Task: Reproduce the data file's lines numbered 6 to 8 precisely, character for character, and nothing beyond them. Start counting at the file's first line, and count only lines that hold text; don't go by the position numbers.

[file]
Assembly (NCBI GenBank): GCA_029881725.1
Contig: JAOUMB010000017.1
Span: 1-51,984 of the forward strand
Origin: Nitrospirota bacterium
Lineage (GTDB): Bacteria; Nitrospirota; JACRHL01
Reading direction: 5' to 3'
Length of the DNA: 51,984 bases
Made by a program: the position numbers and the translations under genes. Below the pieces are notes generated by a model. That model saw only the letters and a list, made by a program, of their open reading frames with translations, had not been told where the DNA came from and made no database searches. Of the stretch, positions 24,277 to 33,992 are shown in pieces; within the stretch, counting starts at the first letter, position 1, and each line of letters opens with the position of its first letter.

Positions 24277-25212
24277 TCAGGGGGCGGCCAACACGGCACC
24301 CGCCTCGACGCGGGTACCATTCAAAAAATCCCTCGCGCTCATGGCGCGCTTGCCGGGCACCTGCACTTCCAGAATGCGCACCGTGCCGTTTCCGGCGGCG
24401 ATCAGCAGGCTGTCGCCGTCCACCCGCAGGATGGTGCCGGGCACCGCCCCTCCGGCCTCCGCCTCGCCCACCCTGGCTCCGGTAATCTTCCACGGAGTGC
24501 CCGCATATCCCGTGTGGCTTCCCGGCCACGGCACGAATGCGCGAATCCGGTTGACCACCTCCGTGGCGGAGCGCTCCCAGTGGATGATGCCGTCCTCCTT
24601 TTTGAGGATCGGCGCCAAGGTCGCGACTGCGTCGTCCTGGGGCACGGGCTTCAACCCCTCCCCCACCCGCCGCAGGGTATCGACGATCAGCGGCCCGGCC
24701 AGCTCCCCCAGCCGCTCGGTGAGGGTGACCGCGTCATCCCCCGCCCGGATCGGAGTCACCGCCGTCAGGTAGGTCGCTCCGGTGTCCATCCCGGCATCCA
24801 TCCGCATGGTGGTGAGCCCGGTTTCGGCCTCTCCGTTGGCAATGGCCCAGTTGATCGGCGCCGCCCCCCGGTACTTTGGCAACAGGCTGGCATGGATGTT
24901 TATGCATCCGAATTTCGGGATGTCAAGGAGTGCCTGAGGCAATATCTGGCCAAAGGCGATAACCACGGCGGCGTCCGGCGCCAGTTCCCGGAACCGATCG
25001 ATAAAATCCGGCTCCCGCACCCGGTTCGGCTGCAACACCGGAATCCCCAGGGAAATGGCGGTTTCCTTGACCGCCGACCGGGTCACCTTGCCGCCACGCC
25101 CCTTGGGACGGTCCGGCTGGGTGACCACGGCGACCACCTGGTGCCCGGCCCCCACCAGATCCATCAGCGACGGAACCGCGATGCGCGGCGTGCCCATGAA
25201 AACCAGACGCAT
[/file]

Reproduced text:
Reading direction: 5' to 3'
Length of the DNA: 51,984 bases
Made by a program: the position numbers and the translations under genes. Below the pieces are notes generated by a model. That model saw only the letters and a list, made by a program, of their open reading frames with translations, had not been told where the DNA came from and made no database searches. Of the stretch, positions 24,277 to 33,992 are shown in pieces; within the stretch, counting starts at the first letter, position 1, and each line of letters opens with the position of its first letter.